Everyone reunites and escapes to the surface. Eventually Briar leads Zeke to her and Leviticus' old home and tells Zeke that she killed Leviticus Blue years ago, as he tried to escape Seattle with his Boneshaker. Briar shows her son Blue's mummified body, still inside Boneshaker. Zeke claims he doesn't hold any grudge against his mother for killing her husband, and they embrace, before leaving to loot what is left of the former Blue residence.
Briar Wilkes Blue is one of the two main protagonists of the novel, alongside her son Ezekiel. She is 35 years old and lives with her son in the Outskirts. She is the widow of Leviticus Blue, the creator of the titular Boneshaker, and lives with the bad reputation of what his work has done to Seattle. Because of this and because her husband married her for youth and beauty rather than true love, Briar refers to herself and is mainly referred to by her maiden name, Wilkes. Her late father Maynard is viewed as a folk hero in Seattle and by young people in the Outskirts, but Briar has very mixed feelings about her father. Briar is sharp, resourceful, stubborn (especially when she's set her mind on something), and is unafraid to speak her mind. Her main goal for returning to the city is to find and retrieve her son, who is convinced of his father's innocence. Briar reveals at the end of the novel she murdered her husband to keep him from escaping Seattle in the Boneshaker. Her son holds no grudge against her for this and they embrace.
Ezekiel Wilkes usually referred to as Zeke, is one of the two main protagonists of the novel alongside his mother Briar. He is 15 years old and lives with his mother in the Outskirts. The only son of Briar and Leviticus Blue, Zeke hates the way his mother is treated to due his late father's reputation. He believes that his father did not intentionally cause the Blight gas explosion, and goes into Seattle to prove it. Zeke is resourceful and stubborn (similar to his mother), but is naive at times. He, like many of the young people in the Outskirts and in Seattle, views his grandfather Maynard as a hero (to his mother's chagrin). At the end of the novel, he learns his mother killed his father to prevent him from leaving Seattle in the Boneshaker, but he is not angry with her for this and they embrace.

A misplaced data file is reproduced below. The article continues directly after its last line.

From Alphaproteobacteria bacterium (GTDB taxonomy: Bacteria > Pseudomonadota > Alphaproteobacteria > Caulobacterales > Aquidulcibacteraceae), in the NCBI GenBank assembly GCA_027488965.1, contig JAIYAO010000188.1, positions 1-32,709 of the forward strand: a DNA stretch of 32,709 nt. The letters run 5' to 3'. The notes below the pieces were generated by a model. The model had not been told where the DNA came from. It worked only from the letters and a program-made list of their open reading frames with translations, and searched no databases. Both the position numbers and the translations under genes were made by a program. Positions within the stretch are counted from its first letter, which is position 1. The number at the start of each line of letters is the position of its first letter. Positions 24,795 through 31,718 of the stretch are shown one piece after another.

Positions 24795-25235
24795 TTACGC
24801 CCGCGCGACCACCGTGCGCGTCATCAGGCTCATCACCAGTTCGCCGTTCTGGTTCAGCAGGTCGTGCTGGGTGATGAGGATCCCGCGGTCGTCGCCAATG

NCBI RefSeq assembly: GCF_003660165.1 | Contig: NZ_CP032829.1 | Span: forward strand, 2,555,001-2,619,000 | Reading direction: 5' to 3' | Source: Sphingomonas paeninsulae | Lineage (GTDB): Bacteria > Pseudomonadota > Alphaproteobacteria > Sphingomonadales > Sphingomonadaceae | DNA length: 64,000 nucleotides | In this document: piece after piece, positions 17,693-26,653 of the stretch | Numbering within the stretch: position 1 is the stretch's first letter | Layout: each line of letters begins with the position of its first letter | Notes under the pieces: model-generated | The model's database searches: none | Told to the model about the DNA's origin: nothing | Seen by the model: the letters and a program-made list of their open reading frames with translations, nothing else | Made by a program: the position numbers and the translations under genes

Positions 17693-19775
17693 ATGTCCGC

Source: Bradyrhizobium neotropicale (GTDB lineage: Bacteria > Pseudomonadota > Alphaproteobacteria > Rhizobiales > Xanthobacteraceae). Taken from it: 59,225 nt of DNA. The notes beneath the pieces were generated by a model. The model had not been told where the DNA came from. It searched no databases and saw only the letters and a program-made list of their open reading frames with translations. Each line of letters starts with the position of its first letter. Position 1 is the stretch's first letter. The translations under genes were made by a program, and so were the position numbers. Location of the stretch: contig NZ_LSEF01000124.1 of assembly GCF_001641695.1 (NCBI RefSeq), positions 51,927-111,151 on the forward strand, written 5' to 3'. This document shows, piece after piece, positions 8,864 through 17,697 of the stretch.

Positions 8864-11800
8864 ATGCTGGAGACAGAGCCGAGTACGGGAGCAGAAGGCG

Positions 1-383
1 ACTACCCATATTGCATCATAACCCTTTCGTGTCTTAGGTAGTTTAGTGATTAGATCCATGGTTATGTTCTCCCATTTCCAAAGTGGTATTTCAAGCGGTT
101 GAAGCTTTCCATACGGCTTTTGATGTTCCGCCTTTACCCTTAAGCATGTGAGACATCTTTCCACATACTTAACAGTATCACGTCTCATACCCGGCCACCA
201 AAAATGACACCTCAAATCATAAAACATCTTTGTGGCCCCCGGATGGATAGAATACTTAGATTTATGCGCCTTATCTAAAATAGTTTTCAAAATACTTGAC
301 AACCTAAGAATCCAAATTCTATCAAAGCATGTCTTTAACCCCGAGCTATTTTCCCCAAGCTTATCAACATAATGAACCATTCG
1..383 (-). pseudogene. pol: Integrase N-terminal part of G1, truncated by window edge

Leviticus Blue (referred to by Briar as Levi) is the creator of Dr. Blue's Incredible Bone-Shaking Drill Engine, or the titular Boneshaker, which caused the blight gas explosion. He is the deceased husband of Briar and deceased father of Ezekiel. Blue won a contest and the funds to create a machine that would harvest gold from deep within the Klondike region, and thus created the Boneshaker for the task. On a test run, the machine destroyed much of Seattle, killed thousands of people and released blight gas into the air. Blue claimed it was an accident, and his son attempts to prove his father is innocent. However, at the end of the novel, it is revealed that Blue kept maps of Seattle's banks from the underground, with Briar discovering bags of money from the banks in his laboratory. He was killed by Briar after he attempted to flee Seattle in the Boneshaker after its destruction, and his corpse was left inside the machine to be discovered by his widow and son.